Agroindustrial Waste for Lead and Chromium Biosorption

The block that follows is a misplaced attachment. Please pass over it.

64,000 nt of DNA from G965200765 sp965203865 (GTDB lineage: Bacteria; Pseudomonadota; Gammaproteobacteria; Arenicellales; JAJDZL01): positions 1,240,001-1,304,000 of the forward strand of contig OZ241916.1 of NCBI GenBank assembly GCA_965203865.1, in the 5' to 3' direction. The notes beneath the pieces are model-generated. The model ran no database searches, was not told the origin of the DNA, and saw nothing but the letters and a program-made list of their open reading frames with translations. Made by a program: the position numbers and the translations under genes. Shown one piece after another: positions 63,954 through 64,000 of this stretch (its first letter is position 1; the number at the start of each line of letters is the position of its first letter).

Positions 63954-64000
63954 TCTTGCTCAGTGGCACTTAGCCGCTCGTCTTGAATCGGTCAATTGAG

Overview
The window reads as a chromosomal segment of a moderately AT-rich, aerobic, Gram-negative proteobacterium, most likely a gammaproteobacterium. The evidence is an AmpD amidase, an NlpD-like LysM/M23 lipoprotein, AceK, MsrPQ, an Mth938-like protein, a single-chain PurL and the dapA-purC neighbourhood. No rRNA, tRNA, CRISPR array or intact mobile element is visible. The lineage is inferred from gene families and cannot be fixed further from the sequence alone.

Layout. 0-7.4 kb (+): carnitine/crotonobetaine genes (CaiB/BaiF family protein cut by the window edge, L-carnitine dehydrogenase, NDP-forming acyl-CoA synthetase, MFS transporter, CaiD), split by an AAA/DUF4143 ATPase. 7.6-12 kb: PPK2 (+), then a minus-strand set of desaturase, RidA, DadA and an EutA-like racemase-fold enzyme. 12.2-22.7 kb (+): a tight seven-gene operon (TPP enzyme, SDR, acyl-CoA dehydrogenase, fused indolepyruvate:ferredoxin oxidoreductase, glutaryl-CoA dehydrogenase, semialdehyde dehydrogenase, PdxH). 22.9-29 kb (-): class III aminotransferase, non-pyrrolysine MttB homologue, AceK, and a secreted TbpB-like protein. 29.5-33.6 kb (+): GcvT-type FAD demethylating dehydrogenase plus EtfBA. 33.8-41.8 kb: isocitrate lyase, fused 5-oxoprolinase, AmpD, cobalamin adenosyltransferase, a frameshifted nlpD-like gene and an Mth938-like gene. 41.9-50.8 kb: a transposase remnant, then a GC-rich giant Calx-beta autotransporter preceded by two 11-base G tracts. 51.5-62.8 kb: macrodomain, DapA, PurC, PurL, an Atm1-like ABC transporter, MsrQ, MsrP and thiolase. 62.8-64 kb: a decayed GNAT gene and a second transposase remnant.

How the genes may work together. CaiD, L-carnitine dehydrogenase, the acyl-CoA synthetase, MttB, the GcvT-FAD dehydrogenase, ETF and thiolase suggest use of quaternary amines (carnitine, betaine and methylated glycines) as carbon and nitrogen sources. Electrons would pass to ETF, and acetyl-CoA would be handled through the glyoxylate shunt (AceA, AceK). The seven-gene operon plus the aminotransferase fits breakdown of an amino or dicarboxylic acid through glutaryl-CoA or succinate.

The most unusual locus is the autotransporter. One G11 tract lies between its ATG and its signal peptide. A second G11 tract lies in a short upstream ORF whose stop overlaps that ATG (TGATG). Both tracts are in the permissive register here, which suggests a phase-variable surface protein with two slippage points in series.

There is a need to re-evaluate the residues generated in industrial processes for the production of new raw material, reducing the volume of waste. In this regard, the biosorption is a low-cost alternative method for treating effluents compared to conventional methods. The main objectives of this research were: the evaluation of the biosorbent capacity of six waste materials for the extraction of chromium(VI) and lead(II) ions from aqueous solutions and, the determination of the adsorption and kinetic parameters for the more efficient system. The materials evaluated were: peanut shell (Arachis hypagaea), sugarcane bagasse (Saccharum officinarum), avocado peel (Persea americana), pecan nutshell (Carya illinoinensis), wheat bran (Triticum aestivum) and banana peel (Mussa paradisiaca). The highest percentage of lead removal was obtained with wheat bran (89%). For chromium, the percentage was generally much lower compared with lead for all tested biosorbents, the banana peel being the most efficient with a 10% removal. The models that better describe the adsorption processes were: Langmuir and Freundlich. The pseudo-second order kinetic model allowed obtaining the parameters for both systems. The equilibrium time, in both systems, was reached after 60 minutes. The study of Fourier Transformed Infrared spectra and the results of desorption experiments allowed to hypothesize on the mechanisms involved in the adsorption of these metals.